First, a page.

EXCLUSIVE: Davies talks Rachel Weisz’s Dive into his ‘Deep Blue Sea’

Director Terence Davies of "Deep Blue Sea." ©Music Box Films. CR: Liam Daniel. (Click on photo for hi-res version)


Front Row Features

HOLLYWOOD—Terence Davies was born in Liverpool, England at the end of World War II to working-class Catholic parents. He lived through economically depressed times while his country recovered from the war. Having witnessed tough times first-hand in a class-based society, the filmmaker’s body of work has been greatly influenced by those years. His early works were autobiographical and those that weren’t frequently delve into the post-war period.

“The Deep Blue Sea,” based on Terence Rattigan’s 1952 play, is no exception. The drama, which Davies directed from his screen adaptation, probes matters of the heart: love, unrequited love and letting go.

Oscar-winner Weisz (“The Constant Gardener”) stars as Hester, the upper class wife of an older, high court judge, who adores her. She seems to have it all—status, wealth, a doting husband—but she’s miserable. What she desires most is passion, which she drives her into the arms of a former RAF pilot named Freddie (“Thor’s” Tom Hiddleston), who’s fallen on hard times and since the war ended a few years earlier and frequently finds solace in the bottle and being inconsiderate to his married girlfriend.

The film melodrama opens with Hester on the verge of committing suicide, after her lover callously forgets her birthday. She begins reminiscing about their first meeting during the war, the first of several flashbacks that unfold throughout the film. She also recalls life with her kind, but passionless husband, William (British stage vet Simon Russell Beale). Ultimately, Hester must decide her fate.

Davies, who previously helmed “Distant Voices, Still Lives” and the Gillian Anderson starrer “The House of Mirth,” phoned to discuss his latest work and the unreliable nature of love.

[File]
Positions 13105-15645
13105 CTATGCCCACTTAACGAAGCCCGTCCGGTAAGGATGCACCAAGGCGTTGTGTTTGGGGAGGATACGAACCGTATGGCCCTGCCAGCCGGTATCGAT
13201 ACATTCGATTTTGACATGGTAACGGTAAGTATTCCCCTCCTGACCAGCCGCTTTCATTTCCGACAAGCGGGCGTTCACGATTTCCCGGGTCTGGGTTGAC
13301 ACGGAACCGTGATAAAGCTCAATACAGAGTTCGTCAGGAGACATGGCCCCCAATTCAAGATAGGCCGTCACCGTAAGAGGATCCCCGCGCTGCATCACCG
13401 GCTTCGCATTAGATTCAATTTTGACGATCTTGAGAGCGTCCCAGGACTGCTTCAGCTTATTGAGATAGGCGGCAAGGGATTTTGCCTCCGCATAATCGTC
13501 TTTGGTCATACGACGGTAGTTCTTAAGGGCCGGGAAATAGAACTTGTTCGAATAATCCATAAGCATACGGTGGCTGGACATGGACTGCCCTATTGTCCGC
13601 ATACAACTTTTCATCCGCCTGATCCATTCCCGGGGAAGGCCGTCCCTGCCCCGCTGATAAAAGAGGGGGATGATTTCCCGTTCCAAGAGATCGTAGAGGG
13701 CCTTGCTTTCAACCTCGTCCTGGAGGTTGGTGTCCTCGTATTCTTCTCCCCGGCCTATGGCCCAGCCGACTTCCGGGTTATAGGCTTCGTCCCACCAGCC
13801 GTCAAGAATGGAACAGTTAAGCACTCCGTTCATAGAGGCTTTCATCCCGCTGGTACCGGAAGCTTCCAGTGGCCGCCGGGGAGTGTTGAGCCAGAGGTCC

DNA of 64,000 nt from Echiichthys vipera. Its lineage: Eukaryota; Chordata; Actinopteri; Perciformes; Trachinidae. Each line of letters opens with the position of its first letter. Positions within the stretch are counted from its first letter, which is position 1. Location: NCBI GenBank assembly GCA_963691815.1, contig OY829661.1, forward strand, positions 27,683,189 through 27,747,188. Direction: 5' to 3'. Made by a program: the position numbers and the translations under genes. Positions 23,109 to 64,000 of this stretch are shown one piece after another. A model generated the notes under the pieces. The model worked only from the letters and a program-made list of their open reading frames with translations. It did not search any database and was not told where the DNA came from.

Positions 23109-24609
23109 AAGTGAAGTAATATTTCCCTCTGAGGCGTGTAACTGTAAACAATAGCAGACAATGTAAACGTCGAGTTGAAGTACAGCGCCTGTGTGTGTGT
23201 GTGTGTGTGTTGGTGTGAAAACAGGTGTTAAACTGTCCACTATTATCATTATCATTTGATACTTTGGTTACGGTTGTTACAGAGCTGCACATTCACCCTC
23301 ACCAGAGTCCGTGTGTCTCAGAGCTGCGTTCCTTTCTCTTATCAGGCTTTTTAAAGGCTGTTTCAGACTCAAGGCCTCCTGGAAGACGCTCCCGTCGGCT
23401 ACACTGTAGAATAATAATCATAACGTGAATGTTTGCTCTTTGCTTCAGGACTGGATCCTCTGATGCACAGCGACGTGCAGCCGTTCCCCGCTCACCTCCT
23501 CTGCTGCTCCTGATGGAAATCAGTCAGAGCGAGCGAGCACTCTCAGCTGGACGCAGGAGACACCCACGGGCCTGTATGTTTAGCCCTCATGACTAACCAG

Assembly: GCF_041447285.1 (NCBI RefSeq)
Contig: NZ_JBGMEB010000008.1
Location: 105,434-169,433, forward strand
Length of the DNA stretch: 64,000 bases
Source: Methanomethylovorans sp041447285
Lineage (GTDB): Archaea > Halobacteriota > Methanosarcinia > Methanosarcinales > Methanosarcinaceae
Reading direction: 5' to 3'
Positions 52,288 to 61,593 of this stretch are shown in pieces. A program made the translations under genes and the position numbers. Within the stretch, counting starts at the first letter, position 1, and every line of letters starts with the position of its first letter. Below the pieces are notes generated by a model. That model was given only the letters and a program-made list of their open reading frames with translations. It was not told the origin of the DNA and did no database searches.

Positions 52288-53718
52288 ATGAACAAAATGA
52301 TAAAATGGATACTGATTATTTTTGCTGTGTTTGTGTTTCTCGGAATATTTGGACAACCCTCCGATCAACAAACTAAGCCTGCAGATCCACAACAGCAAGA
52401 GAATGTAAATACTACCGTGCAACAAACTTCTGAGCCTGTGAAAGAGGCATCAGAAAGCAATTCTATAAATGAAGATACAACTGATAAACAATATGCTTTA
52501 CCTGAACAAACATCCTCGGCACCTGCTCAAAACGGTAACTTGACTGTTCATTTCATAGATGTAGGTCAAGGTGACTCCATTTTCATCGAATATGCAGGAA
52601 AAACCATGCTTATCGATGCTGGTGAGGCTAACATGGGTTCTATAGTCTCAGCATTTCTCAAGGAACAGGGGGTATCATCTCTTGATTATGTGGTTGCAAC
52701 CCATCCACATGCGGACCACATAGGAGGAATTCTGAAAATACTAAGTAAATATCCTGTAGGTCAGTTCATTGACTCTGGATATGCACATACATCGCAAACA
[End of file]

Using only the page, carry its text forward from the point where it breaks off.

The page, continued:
Front Row Features: What made you want to make another film set in the 1950s?

Davies: It’s partially because I grew up then. This is based on a play that Terence Rattigan wrote. It premiered in London in 1952. I just happened to respond to the work itself. It wasn’t designed at all. It just happened to be 1952. I know that period well. It was the story I really wanted to do.

Front Row Features: What was it about the story that attracted you the most?

Davies: Middle-class women never left their husbands at that time, and so Hester does something that’s extremely unconventional. She leaves her husband for a younger man and she discovers sex. What it’s really about is love in its various forms. These people want love from one another, and it’s unrequited. That I think is very moving. At the end of the piece, Hester comes to know true love, and true love is contained in knowing that somebody’s better off without you and you are prepared to let them go. That type of true love, the courage to let him go makes her want to carry on.

Front Row Features: Did you ever see the play?

Davies: No, but I saw (director) Anatole Litvak’s (1955 filmed) version starring Vivian Leigh, when I was younger. It’s awful. It’s just a filmed play and Vivian Leigh is not very good in it, I have to say.

Front Row Features: Do you think modern audiences will appreciate the significance of what Hester does for love?

Davies: I don’t think love changes. Its physical expression may change and the way people talk might change over the years, but the path is eternal. Anyone can sympathize or empathize with love when it’s requited or unrequited. The response has been quite extraordinary. A number of young people have said they love it. They’ve responded to Hester’s dilemma. It’s human and everyone can feel it. At some point, everybody’s been in love and everybody has lost a love.

Front Row Features: How did you happen to cast Rachel Weisz?